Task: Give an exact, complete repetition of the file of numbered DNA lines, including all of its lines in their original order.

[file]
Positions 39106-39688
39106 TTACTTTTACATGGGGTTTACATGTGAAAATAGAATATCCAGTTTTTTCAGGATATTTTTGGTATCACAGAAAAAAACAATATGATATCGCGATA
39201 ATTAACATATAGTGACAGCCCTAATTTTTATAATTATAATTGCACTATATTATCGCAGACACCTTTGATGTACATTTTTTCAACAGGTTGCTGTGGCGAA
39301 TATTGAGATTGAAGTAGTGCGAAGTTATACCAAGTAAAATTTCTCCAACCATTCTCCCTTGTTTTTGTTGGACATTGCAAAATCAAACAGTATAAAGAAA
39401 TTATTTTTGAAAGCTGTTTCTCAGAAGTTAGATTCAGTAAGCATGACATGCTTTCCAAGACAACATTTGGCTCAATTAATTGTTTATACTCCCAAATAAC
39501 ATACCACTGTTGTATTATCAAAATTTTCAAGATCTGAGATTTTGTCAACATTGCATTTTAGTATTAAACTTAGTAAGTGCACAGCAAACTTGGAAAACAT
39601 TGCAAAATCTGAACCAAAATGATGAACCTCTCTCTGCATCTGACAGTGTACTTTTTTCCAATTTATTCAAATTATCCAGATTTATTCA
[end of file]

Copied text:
Positions 39106-39688
39106 TTACTTTTACATGGGGTTTACATGTGAAAATAGAATATCCAGTTTTTTCAGGATATTTTTGGTATCACAGAAAAAAACAATATGATATCGCGATA
39201 ATTAACATATAGTGACAGCCCTAATTTTTATAATTATAATTGCACTATATTATCGCAGACACCTTTGATGTACATTTTTTCAACAGGTTGCTGTGGCGAA
39301 TATTGAGATTGAAGTAGTGCGAAGTTATACCAAGTAAAATTTCTCCAACCATTCTCCCTTGTTTTTGTTGGACATTGCAAAATCAAACAGTATAAAGAAA
39401 TTATTTTTGAAAGCTGTTTCTCAGAAGTTAGATTCAGTAAGCATGACATGCTTTCCAAGACAACATTTGGCTCAATTAATTGTTTATACTCCCAAATAAC
39501 ATACCACTGTTGTATTATCAAAATTTTCAAGATCTGAGATTTTGTCAACATTGCATTTTAGTATTAAACTTAGTAAGTGCACAGCAAACTTGGAAAACAT
39601 TGCAAAATCTGAACCAAAATGATGAACCTCTCTCTGCATCTGACAGTGTACTTTTTTCCAATTTATTCAAATTATCCAGATTTATTCA